The final concert will be on Saturday, November 8 at the Bomhard Theater and will feature all the convention attendees.

Mike Schroeder at a New Horizon show at the Rudyard Kipling. Photo by Jean Metcalfe

"Everybody who comes to the convention works on music during the week and then they do the concert on Saturday night, so it's usually more than a hundred players on stage that make up an orchestra, so that's kind of exciting, too," Schroeder explained.

"Mandolin orchestras are made up of first and second mandolins, mandolas, mandocellos, guitar and bass, so there're six different voices and the music's arranged for all those different parts, and it's exciting to hear that many players onstage. It's a real big sound when you get that many people."

Conducting this "big sound" will be Jim Bates, the Louisville Mandolin Orchestra's conductor, who is also the conductor of the Louisville Youth Orchestra. Bates joined Schroeder during this interview to talk about the history of the mandolin and the Louisville Mandolin Orchestra.

Considering that the music covered in classical mandolin orchestras can range from Paganini to Sousa-like newspaper marches (marches written as "theme songs" for newspapers at the turn of century), it is surprising to realize that not all the musicians playing in the Louisville Mandolin Orchestra are professionally trained.

"It's a mix," Schroeder says, "I think there are some professional players and there are some amateurs as well, so we cover a broad spectrum of backgrounds, styles, levels of interest, ages and experience."

Bates pointed out ". . . we have some high school kids in there playing, which seems to be fairly unusual among the orchestras of this country. Mainly [the players] are older people [whose] parents emigrated to this country. They picked it up . . . from them and have kind of continued doing it, but we've managed to get a lot of young people involved. Our mean age is probably mid-thirties, or maybe even a little lower than that right now, while other orchestras balance out at maybe sixty."

When asked to speculate on whether the popularity of bluegrass may have an influence on drawing younger players to the classical mandolin in Louisville, Schroeder responded, "It could be. I think that might be a part of it. I know it seems like I see a lot of folks now who are younger getting interested in bluegrass."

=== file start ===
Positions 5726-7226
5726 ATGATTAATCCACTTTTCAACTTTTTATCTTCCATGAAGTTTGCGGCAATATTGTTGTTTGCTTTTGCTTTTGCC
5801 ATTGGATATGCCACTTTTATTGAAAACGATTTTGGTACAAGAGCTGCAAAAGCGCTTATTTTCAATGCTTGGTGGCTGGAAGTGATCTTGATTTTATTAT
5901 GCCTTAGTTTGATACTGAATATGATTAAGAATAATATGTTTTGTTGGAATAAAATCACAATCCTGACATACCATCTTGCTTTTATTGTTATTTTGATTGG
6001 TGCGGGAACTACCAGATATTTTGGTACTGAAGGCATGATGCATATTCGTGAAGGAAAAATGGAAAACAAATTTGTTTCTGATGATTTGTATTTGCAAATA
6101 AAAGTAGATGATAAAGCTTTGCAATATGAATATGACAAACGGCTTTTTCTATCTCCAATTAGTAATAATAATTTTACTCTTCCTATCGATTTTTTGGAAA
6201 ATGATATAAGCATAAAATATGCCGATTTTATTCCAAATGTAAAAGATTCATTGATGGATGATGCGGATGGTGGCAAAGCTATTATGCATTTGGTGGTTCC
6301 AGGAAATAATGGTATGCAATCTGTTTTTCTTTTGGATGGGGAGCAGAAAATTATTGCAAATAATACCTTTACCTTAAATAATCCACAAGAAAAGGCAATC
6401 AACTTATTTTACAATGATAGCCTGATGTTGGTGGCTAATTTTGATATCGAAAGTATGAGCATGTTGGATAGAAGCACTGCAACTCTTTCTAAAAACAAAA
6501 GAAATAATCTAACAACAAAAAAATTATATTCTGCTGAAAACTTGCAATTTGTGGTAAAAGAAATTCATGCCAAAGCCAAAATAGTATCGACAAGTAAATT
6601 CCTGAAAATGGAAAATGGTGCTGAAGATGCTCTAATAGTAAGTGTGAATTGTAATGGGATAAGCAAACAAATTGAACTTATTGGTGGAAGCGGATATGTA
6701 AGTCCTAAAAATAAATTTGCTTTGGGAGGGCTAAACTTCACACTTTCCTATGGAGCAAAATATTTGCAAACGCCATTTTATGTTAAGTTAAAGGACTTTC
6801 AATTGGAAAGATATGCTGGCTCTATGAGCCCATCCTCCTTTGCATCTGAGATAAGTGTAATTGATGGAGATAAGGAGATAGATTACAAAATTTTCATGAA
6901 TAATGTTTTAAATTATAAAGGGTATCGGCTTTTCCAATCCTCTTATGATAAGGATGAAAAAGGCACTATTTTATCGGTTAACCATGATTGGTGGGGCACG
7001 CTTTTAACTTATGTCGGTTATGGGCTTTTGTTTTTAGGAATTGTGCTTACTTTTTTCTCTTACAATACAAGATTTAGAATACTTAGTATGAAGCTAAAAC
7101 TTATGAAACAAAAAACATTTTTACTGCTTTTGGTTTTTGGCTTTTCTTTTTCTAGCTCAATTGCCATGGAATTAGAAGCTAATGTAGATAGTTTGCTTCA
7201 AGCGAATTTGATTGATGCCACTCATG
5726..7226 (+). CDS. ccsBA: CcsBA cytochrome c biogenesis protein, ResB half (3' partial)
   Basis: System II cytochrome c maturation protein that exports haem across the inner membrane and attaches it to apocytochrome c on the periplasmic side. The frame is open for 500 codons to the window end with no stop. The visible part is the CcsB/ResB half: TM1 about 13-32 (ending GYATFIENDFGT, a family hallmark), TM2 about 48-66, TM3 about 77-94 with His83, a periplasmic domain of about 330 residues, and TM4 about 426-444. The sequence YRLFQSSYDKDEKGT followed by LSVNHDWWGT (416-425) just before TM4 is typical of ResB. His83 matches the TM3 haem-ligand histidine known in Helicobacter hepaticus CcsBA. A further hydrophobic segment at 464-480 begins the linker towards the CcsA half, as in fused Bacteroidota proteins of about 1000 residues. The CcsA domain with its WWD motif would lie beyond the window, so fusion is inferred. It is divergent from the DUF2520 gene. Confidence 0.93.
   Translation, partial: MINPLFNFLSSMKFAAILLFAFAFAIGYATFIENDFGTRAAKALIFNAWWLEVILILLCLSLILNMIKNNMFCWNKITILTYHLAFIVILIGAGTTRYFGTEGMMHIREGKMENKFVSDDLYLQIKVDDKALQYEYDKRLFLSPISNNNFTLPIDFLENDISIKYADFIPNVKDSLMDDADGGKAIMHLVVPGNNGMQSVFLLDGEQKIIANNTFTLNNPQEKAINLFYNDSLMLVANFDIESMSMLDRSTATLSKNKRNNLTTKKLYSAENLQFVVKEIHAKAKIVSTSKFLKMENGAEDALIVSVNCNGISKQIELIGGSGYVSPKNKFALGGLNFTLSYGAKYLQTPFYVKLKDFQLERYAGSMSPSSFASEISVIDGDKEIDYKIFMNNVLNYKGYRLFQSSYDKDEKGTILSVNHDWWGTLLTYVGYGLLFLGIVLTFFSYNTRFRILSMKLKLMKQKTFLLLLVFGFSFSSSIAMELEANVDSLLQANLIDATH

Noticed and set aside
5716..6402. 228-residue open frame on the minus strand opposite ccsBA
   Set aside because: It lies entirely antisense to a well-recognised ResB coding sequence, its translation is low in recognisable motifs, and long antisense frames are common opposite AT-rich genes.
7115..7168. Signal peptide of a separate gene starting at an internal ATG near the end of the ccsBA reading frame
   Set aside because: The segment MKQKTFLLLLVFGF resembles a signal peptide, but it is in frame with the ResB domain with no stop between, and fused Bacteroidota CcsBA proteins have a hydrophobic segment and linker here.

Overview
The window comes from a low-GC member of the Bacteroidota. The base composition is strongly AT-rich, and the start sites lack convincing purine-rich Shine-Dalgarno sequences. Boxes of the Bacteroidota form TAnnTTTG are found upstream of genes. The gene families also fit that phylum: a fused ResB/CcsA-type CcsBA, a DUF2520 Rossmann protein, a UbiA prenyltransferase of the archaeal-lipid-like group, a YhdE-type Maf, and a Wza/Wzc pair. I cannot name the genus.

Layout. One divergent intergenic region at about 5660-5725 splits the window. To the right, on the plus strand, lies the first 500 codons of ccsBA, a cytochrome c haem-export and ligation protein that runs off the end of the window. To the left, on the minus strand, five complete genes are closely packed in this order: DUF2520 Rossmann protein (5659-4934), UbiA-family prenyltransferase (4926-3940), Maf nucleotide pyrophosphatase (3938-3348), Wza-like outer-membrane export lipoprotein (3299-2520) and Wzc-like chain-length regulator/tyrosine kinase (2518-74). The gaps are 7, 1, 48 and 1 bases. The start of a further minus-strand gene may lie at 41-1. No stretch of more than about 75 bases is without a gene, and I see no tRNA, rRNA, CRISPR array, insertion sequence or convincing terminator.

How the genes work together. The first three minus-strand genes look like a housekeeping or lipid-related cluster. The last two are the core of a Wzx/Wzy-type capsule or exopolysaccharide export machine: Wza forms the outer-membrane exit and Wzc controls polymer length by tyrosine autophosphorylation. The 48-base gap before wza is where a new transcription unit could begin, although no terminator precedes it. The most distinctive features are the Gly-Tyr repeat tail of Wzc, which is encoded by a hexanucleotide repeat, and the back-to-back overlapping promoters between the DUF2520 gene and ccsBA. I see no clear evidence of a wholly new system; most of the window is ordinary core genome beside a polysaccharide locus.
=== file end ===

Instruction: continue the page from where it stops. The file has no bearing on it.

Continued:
"The mandolin plays an important role in that style, so I think players that get introduced to the instrument and then learn that there are other styles of music that they can play kind of get turned on to other interests. I think it's growing - certainly the membership of the Classical Mandolin Society of America is growing - and I think for a lot of reasons. Maybe in part due to the rock and roll influences of groups like REM, but it's just that it has a different sound, too, different from guitar."

"I think a lot of guitar players get into mandolin, too, when they see them hanging on the wall in a music shop and decide to try it out."

Bates agreed with Schroeder, adding "I think the popularity of bluegrass in this part of the country certainly helps [the interest in classical mandolin]. It's more likely that people are just going to be sitting at home picking out fiddle tunes on a mandolin here [more] than in other parts of the country."

Bates continued, "but another thing is that, well, Mike is certainly a mandolin enthusiast and he's out playing a lot with his bluegrass group, and people will come up and start talking to him and all of the sudden they'll say, 'well, I've got this mandolin at home, it's in my attic and belonged to my grandfather' and pretty soon Mike's got them coming to orchestra or going to his house taking lessons."

And as far as bringing back the good old days with the Orchestra playing a "floating concert" down the Ohio River, don't completely rule it out.

"We've got to do that someday," laughed Schroeder. Meanwhile, they are focusing on bringing back the past with regional concerts and reminding their audiences of an earlier time with the sweet strains of their mandolins.